This Lockdown, England’s Theaters Know What to Do Online
LONDON — What a difference a lockdown makes. By way of proof, consider the terrific lineup of actresses brought together for “Little Wars,” an imaginative if overly arch play by the American writer Stephen Carl McCasland that is streaming online through Dec. 3. Its run finishes the day after England’s second coronavirus shutdown is scheduled to be lifted, at which point theaters in most regions will, with luck, be open again.
Whereas streaming prospects during the first lockdown relied largely on recordings from theaters’ archives, the preference now is for material fashioned for the strange era in which we find ourselves.
The digital premiere of “Little Wars” testifies to the abundance of talented performers who can be drawn upon during the pandemic, and to their desire to practice their craft against difficult odds. I’m not sure McCasland’s conceit would amount to as much as it does without the collectively hefty presence of such actresses as Linda Bassett, Juliet Stevenson and Sophie Thompson, all established theatrical names here.
Seen in a workshop production in New York in 2014, “Little Wars” imagines a 1940 party in the French Alps hosted by Gertrude Stein and her lover, Alice B. Toklas. Their diverse guest list brings together no less than Agatha Christie, Lillian Hellman and the legendary wit Dorothy Parker. Oh, and a woman named Mary, who turns out to be someone else entirely.
But the occasion is more than McCasland’s gossip-heavy assemblage, which owes at least some debt to Caryl Churchill’s “Top Girls,” a classic of the English repertoire that begins with a fantastical all-female gathering of historical women before devolving into a penetrating domestic drama. The real delight here lies in the ever-welcome Bassett (a Churchill regular) as a tense, grim-faced Stein, alongside Stevenson in droll, dismissive form as the playwright Hellman, who doesn’t like it when one of her companions mistakenly refers to “The Little Foxes” as “The Little Horses.” Genocide may be in the air, but let’s get the title of Hellman’s signature 1939 play right.
Filmed very much for our Zoom era, the reading has been directed by Hannah Chissick, who catches the actresses in tight close-ups that put the performers first — and very sensibly, too.
A minor play given a major virtual airing, “Little Wars,” along with many offerings like it, points to the significant shift in streaming in the eight months since the pandemic caught theaters unawares.
Back in March, shows closed abruptly and theaters were left wondering what to do: How best to remind audiences of their existence when their output couldn’t be seen live? An obvious answer was to trawl the back catalog. The National Theater had success with this approach, and its weekly National Theater at Home series, which finished in August, reminded devotees of this flagship theater of an astonishing breadth of work. Plays in the series were streamed more than 15 million times, according to the theater.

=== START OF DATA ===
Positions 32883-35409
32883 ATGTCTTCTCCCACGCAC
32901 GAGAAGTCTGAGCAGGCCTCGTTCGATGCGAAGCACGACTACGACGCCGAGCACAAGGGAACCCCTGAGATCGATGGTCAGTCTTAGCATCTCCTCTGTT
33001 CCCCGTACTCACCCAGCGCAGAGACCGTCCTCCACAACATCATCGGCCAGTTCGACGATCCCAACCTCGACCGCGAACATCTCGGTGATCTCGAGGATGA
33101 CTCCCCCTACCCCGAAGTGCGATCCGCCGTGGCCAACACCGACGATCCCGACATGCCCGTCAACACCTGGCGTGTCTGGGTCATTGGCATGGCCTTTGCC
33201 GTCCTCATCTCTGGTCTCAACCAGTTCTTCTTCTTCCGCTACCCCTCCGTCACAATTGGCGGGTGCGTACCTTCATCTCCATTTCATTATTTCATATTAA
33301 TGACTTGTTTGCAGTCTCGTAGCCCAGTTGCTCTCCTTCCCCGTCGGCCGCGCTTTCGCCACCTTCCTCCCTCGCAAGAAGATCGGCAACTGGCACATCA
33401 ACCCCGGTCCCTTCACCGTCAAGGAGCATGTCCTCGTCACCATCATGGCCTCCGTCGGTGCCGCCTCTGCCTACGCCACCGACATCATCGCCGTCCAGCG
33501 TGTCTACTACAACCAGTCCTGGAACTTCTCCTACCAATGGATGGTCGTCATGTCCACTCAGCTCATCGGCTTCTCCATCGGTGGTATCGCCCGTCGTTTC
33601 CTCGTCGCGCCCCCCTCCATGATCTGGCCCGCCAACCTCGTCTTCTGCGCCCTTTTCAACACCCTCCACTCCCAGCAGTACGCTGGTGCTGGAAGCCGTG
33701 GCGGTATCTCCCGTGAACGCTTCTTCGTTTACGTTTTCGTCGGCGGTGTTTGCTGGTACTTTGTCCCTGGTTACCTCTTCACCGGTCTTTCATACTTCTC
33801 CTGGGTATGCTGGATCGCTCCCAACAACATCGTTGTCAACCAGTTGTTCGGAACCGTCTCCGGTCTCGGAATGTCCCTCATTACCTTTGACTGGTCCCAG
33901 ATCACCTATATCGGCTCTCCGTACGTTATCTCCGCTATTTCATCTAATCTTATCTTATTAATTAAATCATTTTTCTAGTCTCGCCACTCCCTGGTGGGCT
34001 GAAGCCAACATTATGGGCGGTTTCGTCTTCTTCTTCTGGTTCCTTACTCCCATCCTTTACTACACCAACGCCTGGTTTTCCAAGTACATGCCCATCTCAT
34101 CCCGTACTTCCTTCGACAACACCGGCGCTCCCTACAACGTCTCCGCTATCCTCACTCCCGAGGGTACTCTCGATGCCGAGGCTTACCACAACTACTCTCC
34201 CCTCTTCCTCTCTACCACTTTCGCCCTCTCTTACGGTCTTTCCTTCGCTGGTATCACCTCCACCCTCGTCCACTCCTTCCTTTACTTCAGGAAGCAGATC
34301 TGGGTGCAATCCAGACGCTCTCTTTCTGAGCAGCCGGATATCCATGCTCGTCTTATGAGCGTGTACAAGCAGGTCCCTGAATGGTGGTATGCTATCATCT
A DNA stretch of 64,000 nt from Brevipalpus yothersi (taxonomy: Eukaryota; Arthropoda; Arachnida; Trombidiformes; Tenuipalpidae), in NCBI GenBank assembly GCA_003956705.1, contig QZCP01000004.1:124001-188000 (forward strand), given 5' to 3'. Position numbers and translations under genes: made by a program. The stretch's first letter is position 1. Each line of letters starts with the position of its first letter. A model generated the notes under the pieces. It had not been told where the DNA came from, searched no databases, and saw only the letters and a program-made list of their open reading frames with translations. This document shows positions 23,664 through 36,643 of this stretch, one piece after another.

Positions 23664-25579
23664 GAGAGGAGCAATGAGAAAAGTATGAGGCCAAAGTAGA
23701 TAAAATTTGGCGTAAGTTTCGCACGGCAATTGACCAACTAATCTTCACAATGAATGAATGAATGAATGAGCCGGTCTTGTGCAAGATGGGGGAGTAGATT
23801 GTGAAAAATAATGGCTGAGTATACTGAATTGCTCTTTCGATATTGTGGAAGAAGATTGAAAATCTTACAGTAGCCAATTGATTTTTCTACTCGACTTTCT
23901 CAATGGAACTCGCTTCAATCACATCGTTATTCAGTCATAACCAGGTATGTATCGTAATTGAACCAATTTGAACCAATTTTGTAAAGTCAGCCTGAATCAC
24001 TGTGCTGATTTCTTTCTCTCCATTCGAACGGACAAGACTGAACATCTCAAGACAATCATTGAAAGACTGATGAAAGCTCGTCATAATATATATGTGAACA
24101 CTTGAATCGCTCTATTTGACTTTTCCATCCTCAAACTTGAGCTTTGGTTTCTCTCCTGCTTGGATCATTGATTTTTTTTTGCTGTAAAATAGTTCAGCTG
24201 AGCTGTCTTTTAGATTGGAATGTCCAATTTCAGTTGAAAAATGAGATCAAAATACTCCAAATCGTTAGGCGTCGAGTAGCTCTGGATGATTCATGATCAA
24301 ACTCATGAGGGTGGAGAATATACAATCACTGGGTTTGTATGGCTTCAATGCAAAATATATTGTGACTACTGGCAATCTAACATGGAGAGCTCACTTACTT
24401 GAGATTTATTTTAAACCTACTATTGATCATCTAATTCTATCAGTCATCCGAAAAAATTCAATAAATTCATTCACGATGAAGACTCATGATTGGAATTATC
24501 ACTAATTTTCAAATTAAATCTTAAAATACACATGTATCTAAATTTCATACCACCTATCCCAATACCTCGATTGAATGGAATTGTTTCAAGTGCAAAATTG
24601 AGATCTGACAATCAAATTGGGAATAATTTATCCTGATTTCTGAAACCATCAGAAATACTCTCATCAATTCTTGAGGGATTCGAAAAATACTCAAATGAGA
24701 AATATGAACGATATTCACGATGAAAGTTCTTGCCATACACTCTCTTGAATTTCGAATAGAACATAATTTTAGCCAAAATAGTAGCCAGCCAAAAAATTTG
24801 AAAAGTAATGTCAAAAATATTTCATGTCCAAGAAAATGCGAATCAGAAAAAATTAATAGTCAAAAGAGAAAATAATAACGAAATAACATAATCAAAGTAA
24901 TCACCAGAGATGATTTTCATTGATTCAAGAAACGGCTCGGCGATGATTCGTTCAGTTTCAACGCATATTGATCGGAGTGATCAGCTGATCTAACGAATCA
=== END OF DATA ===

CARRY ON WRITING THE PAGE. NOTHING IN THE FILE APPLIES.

I, for one, was thrilled to see James Corden’s Tony Award-winning performance in “One Man, Two Guvnors” once more, and to revel anew in the invention of Michael Longhurst’s revival of “Amadeus,” which incorporated a live orchestra into Peter Shaffer’s storied play about Mozart and Salieri.
The more recent trend away from past productions and toward new work, with plays developed to work with an audience in-house or as streams, was the route traveled by a fine Off West End revival of the Jason Robert Brown musical “The Last Five Years,” which had its Southwark Playhouse run cut short not once but twice and is responding by livestreaming the final performances this week.
Also this week, on Friday, the National is making available for 24 hours via YouTube a solo play, “Death of England: Delroy,” by Roy Williams and Clint Dyer, whose widely anticipated opening night, Nov. 4, turned out to be its closing when the latest lockdown took effect the next day.
With good foresight, the production team filmed that performance, though the National promises the live version will be back next spring. The happy result is that the show will live in both mediums, offering renewed opportunities to be in the same room with Michael Balogun, who takes star-making, fiery command of Delroy, the Black British Brexit-supporter of the title.
One byproduct of this weird year is a theater community that has learned to be quick on its feet, whether that means fashioning work specifically for the web, as with “Little Wars,” or repurposing productions so that they are able to adjust to the changing dictates of the virus. Another show at the National, “Romeo and Juliet,” a revival intended for the stage this summer, is instead being filmed inside the theater’s Lyttelton auditorium for a TV airing next year, with a starry cast headed by Josh O’Connor and Jessie Buckley.
The Old Vic, too, has garnered attention with a heady sequence of plays, scheduled to be streamed afresh next year, filmed for online audiences on the stage of the empty theater. Further titles are promised over the months ahead.
And sometimes, the title on view all but defies classification. That’s the case with “What a Carve Up!,” a dizzying adaptation by Henry Filloux-Bennett of a satirical novel from the 1990s that updates the book’s murder mystery with nods toward Melania Trump and Prince Andrew’s infamous 2019 BBC TV interview.
Using all manner of film and video technology and combining the direct-to-camera language of YouTube with documentary archives, this giddy collaboration by three regional theater companies has had its online life extended through Dec. 2.
That gives us all additional time to ponder a new form of celluloid mash-up. It’s streamed theater that feels like everything, except a play.
Through Dec. 3; littlewars.co.uk
What a Carve Up!
Through Dec. 2; whatacarveup.com.
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